Daniel Mann is ready to hit the ground running as he starts his tenure with the Fort Chaffee Redevelopment Authority. Mann took a moment from his first day as the new executive director at FCRA Friday (Aug. 16) to talk to Talk Business and Politics about his initial priorities in his new job.
“I want to jump right into working with prospective tenants and building strong relationships with (developers, community partners and stakeholders) to see how they can help us and we can help them to grow the region,” he said.
Mann also wants to meet with developers of recently purchased property in Chaffee Crossing to develop the property, so it can begin “creating jobs and making an impact” on the area. Mann said he looks forward to working with the Arkansas College of Health Education, area shipping industry and local, regional and state officials to make the area more viable and build on the quality of life that will bring more young professionals and young families to the area.
Mann, who was born and raised in Tulsa and graduated from Northeastern State University in Tahlequah, has significant experience in economic development and is eager to put that to work with FCRA.
“I started at the Tulsa Metro Chamber of Commerce as an intern. I needed a summer job. I called the chamber to see if they knew of any summer internships available and ended up as their intern,” he said.
Mann began working with the convention and visitor’s bureau but was moved to the economic development side of things. While there he worked with economic development on a smaller scale while manager of small and minority owned businesses and much larger scale as the executive director of the Tulsa area partnership and senior project manager for business attraction.
He also developed and led a six-county bi-state regional partnership for eastern Iowa and western Illinois in the Quad Cities region. Most recently Mann served as CEO of Great Plains Development Authority where he “successfully recruited manufacturing, warehouse/distribution, professional services and energy companies (that) led to the creation of over 5,000 new jobs with a total of over $1.6 billion in new investment,” a media statement on Mann said.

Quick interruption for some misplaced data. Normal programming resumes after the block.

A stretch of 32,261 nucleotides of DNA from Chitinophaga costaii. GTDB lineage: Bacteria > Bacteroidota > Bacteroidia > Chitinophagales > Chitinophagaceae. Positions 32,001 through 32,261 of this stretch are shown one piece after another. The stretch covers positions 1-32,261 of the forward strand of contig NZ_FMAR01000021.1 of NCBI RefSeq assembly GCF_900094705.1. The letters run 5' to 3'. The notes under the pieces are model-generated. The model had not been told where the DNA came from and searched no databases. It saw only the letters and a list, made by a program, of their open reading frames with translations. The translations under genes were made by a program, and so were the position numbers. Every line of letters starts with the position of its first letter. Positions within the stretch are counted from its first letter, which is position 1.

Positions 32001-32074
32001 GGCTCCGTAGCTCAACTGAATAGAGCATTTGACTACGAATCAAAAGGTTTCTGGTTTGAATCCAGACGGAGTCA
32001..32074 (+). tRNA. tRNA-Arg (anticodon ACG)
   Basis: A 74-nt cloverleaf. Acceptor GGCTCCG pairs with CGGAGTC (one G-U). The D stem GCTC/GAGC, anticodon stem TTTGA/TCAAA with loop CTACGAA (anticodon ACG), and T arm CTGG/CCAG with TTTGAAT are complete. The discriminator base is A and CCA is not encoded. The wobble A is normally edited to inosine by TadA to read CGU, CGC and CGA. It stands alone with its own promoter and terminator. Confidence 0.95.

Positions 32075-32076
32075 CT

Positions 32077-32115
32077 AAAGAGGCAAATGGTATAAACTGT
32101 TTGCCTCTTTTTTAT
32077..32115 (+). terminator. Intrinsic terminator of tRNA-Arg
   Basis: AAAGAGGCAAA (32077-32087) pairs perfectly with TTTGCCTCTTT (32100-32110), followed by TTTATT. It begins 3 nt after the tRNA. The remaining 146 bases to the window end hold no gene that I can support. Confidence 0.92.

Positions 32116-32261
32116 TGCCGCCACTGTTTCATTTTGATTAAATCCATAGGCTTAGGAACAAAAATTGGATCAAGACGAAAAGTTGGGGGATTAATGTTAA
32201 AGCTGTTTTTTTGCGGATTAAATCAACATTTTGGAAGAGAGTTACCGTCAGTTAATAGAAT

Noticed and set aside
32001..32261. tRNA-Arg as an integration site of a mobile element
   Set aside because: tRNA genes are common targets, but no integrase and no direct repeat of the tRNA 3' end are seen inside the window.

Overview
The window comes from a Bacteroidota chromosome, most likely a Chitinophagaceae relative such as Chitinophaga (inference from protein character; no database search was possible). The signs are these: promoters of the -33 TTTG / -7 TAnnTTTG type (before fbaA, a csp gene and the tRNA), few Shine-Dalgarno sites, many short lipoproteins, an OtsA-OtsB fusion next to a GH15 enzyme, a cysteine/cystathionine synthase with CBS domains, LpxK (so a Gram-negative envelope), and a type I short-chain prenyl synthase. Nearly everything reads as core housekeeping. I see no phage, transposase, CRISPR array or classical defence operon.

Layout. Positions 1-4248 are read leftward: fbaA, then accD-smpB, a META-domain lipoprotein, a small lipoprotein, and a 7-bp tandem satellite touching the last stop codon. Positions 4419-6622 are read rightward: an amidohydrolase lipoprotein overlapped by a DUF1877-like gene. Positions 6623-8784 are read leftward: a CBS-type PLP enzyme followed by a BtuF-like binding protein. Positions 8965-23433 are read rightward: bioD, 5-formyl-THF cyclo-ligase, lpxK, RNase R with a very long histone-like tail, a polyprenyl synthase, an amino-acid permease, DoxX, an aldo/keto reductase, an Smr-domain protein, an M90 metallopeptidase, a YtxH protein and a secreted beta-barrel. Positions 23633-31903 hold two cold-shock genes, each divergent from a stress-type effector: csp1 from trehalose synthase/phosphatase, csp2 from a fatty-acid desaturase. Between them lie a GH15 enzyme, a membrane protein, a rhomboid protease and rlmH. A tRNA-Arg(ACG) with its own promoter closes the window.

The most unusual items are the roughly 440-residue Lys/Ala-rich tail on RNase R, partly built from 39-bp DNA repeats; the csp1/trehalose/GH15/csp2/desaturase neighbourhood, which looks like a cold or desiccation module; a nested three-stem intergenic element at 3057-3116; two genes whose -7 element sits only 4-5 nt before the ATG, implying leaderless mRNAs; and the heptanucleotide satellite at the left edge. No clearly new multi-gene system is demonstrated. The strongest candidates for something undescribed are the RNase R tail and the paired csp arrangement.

Great Plains is a quasi-municipality commissioned by the Pentagon to transfer and redevelop the former Kansas Army Ammunition plant in southeast Kansas.
Mann, who arrived in Fort Smith early Friday morning, will eventually be joined in town by his family, his wife of almost 20 years Tiffany, his daughter and his son. His daughter is a senior and will finish out her high school career in southeast Kansas, where the family has lived. With her obligation as a cheerleader and with the many civic organizations with which she is involved, moving her did not make much sense for the family, he said.
“They will be staying in … Kansas for now. (My daughter) will be graduating early, in December. We will look at transitioning as soon as possible,” he said.
Mann’s son is a sophomore in high school and is involved in golf and civic organizations as well, Mann said. The family enjoys spending time together as a family. They like being outdoors, enjoy the art scene in places they live and like live entertainment. They also very much enjoy the “lake life.” Mann said when living in Oklahoma, he used to travel through Fort Smith for vacations at Lake Ouachita near Hot Springs.
“It had been quite some time since I had been in Fort Smith. Ten or 12 years since I was here. A lot has changed for the benefit of all those here. There really is a lot here for young families,” he said.
A drop-in reception to meet Mann is scheduled for 3 to 5 p.m. Sept. 5 at Fantasies at the Fort, 12201 Ward Ave. in Chaffee Crossing.
“I’m always available to the public. I want the community to know I am always available to them, either me or a member of my staff,” Mann said.